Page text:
The properly combined quantities of the two alcohols are combined and added to a new charred oak barrel where it is aged for a minimum of two years. In theory at least, since that’s the requirement for a “straight bourbon,” but no where on the bottle or the marketing materials does it talk about how long it is aged. Some sources put the average aging of the product at about seven years.
Woodford Reserve uses a distinctive bottle that is easily identified and stands out on shelves. Wide in the front and narrow on the sides it takes up a significant amount of visual space while still only being the usual expected volume (375ml here or their “normal” 750ml version).
One thing I really appreciate about the packaging is that they take a minimalist approach to the labeling. The brand name is painted directly onto the glass in a traditional white font without really embellishment at all, and there’s a small label at the bottom with some additional information. It lets you actually see the bourbon that you’ve purchased and shows off that beautiful dark brown color.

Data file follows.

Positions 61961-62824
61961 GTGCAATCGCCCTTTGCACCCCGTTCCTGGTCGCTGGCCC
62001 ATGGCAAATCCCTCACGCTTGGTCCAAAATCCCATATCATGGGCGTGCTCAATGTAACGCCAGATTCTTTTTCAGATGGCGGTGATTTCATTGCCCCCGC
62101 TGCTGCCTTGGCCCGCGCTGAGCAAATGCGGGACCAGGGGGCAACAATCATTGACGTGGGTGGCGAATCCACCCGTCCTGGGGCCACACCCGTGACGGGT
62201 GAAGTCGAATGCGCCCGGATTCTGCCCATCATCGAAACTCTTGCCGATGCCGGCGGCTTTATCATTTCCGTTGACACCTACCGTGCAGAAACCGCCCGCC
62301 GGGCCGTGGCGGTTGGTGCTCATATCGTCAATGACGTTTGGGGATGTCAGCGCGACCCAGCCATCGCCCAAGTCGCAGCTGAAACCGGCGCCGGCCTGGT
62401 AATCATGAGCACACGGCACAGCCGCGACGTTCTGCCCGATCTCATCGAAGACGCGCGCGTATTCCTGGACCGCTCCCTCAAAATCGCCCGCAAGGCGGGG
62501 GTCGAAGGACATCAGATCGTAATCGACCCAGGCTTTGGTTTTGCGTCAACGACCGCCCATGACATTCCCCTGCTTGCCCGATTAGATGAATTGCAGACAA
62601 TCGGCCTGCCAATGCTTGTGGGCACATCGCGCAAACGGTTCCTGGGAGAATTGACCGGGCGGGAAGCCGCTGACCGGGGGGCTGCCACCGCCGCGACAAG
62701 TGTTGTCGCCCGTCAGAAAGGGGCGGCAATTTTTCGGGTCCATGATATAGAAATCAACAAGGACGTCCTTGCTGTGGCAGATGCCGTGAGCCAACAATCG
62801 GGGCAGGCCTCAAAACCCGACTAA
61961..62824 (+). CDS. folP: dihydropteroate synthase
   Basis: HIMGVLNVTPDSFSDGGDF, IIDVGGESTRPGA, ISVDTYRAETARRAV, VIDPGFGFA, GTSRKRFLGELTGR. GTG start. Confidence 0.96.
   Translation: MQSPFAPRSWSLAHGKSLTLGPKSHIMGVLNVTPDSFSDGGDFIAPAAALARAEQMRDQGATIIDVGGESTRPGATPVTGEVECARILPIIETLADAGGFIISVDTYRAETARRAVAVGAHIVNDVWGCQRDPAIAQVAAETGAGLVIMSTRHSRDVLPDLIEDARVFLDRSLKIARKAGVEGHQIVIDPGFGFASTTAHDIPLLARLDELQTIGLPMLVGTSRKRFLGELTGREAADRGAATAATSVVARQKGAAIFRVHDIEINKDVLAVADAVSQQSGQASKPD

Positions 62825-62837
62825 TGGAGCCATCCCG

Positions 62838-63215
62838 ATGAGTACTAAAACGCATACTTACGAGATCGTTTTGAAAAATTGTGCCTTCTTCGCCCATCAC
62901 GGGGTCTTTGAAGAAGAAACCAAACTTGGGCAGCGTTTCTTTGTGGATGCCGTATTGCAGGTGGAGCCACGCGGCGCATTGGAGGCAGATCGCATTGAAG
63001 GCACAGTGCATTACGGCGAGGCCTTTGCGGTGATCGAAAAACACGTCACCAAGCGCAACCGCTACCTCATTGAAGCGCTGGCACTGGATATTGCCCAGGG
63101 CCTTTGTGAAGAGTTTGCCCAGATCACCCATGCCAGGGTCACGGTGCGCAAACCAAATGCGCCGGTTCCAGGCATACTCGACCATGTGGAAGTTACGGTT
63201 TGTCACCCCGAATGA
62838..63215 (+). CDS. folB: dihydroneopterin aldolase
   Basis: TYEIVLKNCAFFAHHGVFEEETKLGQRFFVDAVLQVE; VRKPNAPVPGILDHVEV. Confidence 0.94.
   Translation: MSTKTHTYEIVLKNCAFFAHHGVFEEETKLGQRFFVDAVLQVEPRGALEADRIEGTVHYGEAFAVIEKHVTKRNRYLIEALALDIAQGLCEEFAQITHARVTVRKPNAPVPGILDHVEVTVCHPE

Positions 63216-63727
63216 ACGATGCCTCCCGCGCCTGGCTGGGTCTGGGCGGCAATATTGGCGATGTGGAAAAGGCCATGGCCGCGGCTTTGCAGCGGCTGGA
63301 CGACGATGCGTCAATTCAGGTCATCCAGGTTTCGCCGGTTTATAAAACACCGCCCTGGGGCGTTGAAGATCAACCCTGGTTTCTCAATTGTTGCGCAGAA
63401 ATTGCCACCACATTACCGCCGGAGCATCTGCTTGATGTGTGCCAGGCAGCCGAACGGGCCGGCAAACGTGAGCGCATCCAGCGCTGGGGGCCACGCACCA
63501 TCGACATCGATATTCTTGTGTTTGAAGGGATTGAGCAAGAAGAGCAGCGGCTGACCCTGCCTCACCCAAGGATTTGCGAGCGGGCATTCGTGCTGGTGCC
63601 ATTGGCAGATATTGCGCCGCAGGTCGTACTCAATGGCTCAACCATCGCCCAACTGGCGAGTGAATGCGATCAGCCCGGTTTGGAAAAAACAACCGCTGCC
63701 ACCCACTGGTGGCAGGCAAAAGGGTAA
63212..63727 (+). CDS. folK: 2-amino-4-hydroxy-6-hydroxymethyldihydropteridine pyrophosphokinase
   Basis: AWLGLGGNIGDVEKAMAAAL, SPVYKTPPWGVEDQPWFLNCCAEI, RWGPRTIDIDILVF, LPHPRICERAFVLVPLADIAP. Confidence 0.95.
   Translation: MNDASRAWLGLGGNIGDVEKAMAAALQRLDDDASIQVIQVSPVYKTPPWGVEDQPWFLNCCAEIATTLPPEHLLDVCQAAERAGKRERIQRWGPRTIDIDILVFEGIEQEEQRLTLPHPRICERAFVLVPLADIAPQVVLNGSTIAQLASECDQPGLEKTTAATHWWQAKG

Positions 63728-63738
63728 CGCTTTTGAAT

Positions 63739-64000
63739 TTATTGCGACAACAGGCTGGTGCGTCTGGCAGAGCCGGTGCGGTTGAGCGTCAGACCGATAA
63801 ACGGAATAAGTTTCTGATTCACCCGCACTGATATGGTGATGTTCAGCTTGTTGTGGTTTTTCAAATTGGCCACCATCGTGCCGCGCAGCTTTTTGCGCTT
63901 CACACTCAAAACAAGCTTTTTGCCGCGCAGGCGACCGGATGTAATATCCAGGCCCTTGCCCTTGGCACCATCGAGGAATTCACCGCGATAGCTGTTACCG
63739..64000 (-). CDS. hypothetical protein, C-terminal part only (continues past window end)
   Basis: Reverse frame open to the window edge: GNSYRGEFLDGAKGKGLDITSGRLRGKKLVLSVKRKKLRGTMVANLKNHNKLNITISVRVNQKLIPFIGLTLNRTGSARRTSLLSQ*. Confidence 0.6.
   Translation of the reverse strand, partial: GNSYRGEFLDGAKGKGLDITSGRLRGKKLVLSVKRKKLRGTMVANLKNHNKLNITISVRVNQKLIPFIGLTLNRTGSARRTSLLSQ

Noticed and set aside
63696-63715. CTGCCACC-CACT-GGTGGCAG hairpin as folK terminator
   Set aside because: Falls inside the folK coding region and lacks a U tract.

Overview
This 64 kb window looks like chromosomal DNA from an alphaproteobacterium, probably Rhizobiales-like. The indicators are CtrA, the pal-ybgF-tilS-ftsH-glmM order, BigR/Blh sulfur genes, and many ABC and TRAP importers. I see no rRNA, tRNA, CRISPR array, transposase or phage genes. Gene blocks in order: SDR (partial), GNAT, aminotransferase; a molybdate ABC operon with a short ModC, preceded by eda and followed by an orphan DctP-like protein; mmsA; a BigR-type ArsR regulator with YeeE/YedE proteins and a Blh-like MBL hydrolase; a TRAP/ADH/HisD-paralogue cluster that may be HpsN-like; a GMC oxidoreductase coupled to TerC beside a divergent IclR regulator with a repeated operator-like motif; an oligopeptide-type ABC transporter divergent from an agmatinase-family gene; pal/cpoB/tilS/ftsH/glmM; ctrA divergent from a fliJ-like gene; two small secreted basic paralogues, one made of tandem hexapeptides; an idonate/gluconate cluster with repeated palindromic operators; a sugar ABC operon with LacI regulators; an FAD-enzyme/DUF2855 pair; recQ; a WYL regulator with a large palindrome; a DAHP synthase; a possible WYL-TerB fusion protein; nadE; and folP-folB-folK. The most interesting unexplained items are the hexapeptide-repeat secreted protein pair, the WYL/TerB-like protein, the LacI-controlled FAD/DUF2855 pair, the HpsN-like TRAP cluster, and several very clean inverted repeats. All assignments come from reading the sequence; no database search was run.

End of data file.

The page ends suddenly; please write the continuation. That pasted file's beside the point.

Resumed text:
This is one thing that irks me, though. The label at the bottom of the bottle talks about the batch number and bottle number, which is something I would expect on a small batch and single cask production whiskey. But here you’ve got a product that is only partially batch produced and then “topped up” with a mass produced spirit. It seems a little disingenuous to me.
The bottle is topped with an actual wood stopper and cork which is a very nice touch.
Pour a bit into your glass and the liquid is a beautiful dark brown color that smells absolutely delicious. I get some smokey vanilla mixed with a hint of caramel, a bit of brown sugar mixed in as well. There’s also a bit of smoke it seems that adds a bit of depth to the smell.
In your mouth the liquid feels like it has a good bit of weight to it, which makes sense given the 90 proof alcohol content. As for the taste, while I get the spiciness of the rye content there isn’t a whole lot more that jumps out at me. There’s a spicy sweetness that’s almost like a rum, or more like the spice you’d expect in a mulled wine.